There were signs Tuesday that the crisis in the province's pulp mill industry is beginning to affect sawmills and private woodlot owners.

Taylor Lumber Company Ltd., a Middle Musquodoboit company employing more than 100 people, has said it is not buying any more wood until it can find a buyer for the wood chips that are piling up since New Page closed and Northern Pulp was shut down for maintenance.

"The pulp mills that we sell our chips to are a major log supplier for us as well. If they go down that affects our log supply," said owner Robert Taylor.

Lumber is getting a lower price than it did a decade ago, making companies more dependent on paper mills.

Woodchips and other byproducts are being stockpiled because no paper mill is buying. Northern Pulp in Ambercrombie is no longer accepting deliveries, NewPage Port Hawkesbury is closed and in the next two weeks Bowater Mersey in Liverpool will be shut down.

Northern Pulp plans to resume buying next week. It has completed a refit.

Taylor Lumber laid off two harvesters employed by private woodlot owners for two weeks each.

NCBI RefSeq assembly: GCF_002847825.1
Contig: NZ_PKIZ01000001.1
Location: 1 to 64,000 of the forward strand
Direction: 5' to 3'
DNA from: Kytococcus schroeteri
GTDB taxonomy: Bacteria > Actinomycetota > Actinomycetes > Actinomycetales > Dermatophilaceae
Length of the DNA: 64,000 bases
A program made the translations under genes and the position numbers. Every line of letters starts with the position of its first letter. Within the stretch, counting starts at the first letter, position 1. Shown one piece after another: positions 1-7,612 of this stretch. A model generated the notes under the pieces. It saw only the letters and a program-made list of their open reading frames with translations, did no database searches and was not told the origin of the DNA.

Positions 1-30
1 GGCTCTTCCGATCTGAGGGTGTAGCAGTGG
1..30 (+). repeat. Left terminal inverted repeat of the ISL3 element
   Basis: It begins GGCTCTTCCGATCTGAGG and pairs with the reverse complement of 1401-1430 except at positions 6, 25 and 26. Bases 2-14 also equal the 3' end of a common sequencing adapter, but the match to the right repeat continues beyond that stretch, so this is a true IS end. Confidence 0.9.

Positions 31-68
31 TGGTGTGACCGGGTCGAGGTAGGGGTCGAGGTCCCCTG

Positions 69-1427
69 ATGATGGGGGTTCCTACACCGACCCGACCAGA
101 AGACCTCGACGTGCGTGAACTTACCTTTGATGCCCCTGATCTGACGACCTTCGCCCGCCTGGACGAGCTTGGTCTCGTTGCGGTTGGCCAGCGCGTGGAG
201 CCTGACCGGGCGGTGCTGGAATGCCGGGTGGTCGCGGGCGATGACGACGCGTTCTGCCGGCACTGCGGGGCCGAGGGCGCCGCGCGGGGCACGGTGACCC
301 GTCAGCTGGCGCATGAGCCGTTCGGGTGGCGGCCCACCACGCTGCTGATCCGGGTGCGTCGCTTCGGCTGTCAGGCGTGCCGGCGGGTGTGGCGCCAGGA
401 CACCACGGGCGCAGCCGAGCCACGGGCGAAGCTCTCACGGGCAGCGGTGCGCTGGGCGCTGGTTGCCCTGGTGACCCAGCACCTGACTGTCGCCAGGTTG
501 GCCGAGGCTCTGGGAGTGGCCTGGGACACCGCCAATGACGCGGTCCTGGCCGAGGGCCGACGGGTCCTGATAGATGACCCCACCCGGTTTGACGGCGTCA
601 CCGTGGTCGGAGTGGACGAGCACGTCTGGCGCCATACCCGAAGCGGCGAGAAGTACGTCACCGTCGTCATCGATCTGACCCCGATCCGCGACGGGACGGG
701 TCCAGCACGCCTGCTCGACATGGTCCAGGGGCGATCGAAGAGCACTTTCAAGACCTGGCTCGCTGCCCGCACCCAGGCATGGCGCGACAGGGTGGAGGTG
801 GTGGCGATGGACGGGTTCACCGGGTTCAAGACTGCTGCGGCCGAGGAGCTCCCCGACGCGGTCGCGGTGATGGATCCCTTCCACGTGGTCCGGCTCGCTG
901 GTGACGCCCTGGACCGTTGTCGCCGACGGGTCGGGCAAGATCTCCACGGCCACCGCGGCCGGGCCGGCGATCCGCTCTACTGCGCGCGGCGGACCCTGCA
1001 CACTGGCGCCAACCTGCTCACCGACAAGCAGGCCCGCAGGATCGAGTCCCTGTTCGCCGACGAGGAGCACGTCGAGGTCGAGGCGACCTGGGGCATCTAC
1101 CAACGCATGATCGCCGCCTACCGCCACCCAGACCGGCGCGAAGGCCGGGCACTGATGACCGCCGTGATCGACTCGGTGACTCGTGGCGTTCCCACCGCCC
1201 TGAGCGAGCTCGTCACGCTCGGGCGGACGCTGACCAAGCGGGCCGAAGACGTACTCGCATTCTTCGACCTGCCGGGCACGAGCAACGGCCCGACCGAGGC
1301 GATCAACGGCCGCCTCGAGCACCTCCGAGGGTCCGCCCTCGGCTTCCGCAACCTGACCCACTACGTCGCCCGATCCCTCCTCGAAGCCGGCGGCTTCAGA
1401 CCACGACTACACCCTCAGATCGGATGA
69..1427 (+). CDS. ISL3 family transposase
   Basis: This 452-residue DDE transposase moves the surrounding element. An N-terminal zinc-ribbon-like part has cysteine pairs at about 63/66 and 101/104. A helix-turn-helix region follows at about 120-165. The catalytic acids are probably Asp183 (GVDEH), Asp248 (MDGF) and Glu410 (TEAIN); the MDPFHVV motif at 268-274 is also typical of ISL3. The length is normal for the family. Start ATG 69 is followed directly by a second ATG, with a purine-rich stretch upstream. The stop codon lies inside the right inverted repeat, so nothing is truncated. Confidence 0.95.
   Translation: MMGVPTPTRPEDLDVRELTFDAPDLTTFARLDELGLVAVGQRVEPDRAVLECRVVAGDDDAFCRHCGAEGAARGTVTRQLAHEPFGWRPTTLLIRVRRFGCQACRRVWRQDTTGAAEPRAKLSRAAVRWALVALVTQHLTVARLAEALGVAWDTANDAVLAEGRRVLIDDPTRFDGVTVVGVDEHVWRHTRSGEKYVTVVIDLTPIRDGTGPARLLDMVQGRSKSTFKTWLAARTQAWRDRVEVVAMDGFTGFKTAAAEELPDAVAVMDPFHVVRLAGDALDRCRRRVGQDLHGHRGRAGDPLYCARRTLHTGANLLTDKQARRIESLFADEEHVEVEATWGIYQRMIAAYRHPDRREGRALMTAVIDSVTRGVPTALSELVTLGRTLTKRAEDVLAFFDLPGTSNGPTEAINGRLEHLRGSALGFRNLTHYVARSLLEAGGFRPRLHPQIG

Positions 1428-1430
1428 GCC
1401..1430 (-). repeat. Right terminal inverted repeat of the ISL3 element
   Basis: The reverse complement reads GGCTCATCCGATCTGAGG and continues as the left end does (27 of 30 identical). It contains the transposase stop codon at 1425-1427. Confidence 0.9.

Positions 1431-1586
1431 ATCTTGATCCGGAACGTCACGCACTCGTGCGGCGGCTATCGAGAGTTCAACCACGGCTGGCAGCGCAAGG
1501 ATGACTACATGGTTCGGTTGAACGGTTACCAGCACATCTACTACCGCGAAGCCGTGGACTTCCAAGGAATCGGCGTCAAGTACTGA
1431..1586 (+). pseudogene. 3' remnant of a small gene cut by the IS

Another Middle Musquodoboit company, Conform Limited, has slowed down operations.

"We didn't want to continue piling up wood and then have to shut off operations because of high inventory," said Keith Ellwood, a Conform manager.

Ledwidge Lumber in Enfield has started selling some of its woodchips to Irving, a new buyer for the company.

"We need to get revenue from every product we produce. That's a concern if you lose a customer. So far we've made it work," said Cassie Turple, Ledwidge's spokesperson.

Taylor Lumber has begun recycling its sawdust from sawmilling to produce all the electricity to run its operation, selling surplus to Nova Scotia Power.

But Taylor said he fears the worst if the paper mills don't survive.

"If there's no market for that  pulpwood, even though pulpwood is not my main market, this mill will suffer for sure."